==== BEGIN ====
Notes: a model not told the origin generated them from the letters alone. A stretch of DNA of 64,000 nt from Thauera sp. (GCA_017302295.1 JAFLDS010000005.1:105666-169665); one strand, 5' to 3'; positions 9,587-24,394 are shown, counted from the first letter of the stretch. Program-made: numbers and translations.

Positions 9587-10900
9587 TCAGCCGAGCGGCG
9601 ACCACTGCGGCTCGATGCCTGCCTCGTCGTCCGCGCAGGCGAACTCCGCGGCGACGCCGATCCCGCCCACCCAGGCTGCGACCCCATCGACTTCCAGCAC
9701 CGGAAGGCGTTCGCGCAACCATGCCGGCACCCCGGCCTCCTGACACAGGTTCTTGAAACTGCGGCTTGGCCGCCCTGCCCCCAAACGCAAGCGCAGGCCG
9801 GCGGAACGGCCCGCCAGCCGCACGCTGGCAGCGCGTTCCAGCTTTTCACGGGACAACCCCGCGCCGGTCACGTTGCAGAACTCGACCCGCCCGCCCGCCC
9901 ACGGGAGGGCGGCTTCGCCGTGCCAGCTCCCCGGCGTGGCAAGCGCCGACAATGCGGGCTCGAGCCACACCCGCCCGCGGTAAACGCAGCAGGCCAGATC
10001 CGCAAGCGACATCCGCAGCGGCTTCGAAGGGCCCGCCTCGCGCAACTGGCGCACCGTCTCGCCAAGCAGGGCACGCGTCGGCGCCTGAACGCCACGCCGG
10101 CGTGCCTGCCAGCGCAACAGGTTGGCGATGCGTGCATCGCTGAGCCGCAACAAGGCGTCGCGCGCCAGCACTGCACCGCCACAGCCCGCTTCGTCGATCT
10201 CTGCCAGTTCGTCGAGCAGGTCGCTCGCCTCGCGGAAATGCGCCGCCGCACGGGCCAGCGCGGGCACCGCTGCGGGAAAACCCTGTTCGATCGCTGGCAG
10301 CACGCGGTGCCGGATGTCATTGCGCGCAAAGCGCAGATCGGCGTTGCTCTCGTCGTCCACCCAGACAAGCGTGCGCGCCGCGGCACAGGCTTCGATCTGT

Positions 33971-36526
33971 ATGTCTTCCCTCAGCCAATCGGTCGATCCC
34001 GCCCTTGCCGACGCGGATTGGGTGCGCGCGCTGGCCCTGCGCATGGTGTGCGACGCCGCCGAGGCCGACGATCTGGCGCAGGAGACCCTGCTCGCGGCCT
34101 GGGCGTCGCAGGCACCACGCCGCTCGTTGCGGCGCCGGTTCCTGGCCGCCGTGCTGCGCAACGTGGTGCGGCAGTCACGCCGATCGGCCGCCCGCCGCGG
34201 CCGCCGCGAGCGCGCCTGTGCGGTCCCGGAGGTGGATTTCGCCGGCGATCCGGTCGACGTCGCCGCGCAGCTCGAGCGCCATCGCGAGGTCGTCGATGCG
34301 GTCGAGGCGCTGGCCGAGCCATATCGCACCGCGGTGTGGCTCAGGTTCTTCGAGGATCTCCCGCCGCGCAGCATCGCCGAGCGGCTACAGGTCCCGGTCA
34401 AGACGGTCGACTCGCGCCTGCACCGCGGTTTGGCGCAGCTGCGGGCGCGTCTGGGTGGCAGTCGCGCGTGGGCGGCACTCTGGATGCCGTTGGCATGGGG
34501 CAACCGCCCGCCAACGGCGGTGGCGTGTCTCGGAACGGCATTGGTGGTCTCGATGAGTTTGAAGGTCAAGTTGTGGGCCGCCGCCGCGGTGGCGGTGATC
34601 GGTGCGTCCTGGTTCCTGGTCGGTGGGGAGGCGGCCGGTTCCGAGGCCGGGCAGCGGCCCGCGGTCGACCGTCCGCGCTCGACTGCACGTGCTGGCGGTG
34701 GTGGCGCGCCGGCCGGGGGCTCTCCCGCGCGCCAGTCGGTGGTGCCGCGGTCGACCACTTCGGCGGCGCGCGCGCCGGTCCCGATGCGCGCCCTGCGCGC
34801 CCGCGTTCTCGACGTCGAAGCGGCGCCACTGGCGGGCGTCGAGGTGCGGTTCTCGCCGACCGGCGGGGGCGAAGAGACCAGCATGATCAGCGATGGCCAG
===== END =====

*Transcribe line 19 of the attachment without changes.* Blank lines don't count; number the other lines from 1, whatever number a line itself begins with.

34501 CAACCGCCCGCCAACGGCGGTGGCGTGTCTCGGAACGGCATTGGTGGTCTCGATGAGTTTGAAGGTCAAGTTGTGGGCCGCCGCCGCGGTGGCGGTGATC